Of Geese & Goslings

Why does it fall so heavily to ducks and geese to feed the rest of nature’s hungry kingdom?

Goslings! Their location on the beach was surprising, but now it all made sense.

For weeks prior, two adult Canada geese had been carrying on loudly from atop several very tall, brush-covered promontories, roughly eroded vestiges of an ancient volcano. From a taller lookout nearby where I could glass down on them with binoculars, I had seen eagles circle and even on occasion land very close to the honkers, which protested loudly but didn’t budge. And now I knew why.

The Canadas had hatched a brood in what I would consider a terrible location: flightless hatchlings lucky enough to survive the eagles’ interest would face a precipitous fall of at least 100 feet to reach the rocky beach below. While it was grand to discover the goose and gander caring for two adorably cute goslings, I realized that two meant four or five or six others had not survived the daunting challenges their parents had set for them — not a great ratio of success.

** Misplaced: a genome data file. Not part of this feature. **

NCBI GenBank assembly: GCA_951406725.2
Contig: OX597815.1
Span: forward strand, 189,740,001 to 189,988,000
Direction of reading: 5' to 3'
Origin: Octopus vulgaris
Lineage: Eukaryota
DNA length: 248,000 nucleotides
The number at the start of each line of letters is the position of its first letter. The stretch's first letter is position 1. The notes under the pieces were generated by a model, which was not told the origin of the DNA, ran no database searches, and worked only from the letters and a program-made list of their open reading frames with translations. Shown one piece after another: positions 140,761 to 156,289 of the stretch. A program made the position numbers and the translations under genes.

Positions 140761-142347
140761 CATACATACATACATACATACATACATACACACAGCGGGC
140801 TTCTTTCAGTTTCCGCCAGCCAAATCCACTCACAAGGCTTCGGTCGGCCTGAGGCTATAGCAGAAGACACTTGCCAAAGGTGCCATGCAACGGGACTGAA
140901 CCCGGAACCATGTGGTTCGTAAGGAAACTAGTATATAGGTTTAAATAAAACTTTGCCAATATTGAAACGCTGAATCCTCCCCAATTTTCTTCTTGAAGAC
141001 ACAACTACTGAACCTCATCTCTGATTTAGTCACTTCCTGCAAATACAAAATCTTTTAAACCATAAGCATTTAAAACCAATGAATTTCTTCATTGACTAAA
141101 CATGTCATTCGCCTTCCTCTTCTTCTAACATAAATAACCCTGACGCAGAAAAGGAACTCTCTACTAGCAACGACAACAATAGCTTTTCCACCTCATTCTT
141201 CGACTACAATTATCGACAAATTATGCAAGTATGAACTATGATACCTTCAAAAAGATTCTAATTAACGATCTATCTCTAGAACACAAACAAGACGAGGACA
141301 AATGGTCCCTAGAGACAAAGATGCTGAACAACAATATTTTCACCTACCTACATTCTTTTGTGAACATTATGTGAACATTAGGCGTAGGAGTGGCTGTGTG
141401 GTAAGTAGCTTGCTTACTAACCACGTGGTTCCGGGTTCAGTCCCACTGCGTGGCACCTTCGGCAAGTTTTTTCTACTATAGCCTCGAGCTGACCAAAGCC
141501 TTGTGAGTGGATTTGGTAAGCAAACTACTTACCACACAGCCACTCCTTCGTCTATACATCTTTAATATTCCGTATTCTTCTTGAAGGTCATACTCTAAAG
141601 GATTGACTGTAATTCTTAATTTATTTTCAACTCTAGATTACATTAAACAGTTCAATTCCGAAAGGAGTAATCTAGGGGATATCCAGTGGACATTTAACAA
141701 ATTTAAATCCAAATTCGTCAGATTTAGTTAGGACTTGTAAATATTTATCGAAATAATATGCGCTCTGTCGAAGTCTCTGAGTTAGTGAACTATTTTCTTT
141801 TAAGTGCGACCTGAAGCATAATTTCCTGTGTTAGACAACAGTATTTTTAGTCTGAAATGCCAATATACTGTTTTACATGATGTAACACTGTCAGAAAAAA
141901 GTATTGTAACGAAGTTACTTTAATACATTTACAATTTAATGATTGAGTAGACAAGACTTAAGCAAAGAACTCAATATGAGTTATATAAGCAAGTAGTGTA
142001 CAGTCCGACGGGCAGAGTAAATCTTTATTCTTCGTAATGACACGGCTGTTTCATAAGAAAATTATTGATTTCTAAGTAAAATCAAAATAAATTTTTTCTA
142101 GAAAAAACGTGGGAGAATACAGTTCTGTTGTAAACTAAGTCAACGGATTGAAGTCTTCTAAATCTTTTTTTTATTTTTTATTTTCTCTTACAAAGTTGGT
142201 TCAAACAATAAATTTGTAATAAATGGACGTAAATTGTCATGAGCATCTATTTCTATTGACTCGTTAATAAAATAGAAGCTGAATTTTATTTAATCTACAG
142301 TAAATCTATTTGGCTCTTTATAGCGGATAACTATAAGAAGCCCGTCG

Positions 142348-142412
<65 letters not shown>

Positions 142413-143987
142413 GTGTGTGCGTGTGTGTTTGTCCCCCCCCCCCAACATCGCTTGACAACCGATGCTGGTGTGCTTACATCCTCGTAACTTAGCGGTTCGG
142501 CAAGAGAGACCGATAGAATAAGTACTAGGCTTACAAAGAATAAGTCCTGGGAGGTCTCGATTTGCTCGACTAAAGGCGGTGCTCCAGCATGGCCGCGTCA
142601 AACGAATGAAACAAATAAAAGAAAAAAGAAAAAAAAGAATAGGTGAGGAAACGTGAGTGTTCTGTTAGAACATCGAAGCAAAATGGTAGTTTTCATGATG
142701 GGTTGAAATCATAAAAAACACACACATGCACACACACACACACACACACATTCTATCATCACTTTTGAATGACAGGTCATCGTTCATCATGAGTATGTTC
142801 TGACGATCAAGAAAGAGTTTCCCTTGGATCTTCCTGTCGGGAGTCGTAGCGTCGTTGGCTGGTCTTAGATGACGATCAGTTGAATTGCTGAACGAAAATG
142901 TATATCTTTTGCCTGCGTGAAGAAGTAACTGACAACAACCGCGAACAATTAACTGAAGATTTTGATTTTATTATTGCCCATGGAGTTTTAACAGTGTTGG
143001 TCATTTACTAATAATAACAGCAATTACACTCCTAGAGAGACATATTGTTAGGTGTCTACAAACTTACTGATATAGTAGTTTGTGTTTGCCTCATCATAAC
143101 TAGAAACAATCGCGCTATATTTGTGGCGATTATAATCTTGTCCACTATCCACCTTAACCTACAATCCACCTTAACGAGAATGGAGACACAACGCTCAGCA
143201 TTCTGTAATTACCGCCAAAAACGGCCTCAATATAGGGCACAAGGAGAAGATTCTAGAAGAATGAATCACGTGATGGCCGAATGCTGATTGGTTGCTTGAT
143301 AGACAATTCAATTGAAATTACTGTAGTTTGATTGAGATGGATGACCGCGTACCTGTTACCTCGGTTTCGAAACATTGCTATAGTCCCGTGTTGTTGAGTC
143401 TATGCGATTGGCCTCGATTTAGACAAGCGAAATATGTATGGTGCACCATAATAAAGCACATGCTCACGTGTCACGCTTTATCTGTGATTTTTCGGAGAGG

But paddling about in tide pools filled with fresh water from a stream flowing across the beach toward the salty ocean beyond, the proud parents seemed unperturbed in the slightest. Leaving only me, I suppose, to wonder how it falls so heavily to ducks and geese to produce cavalcades of young, only to see most of them disappear, one by one, to feed the rest of nature’s hungry wild kingdom.

Notwithstanding my existential misgivings, these quixotic creatures certainly made for yet another beautiful day on Nature’s Coast.

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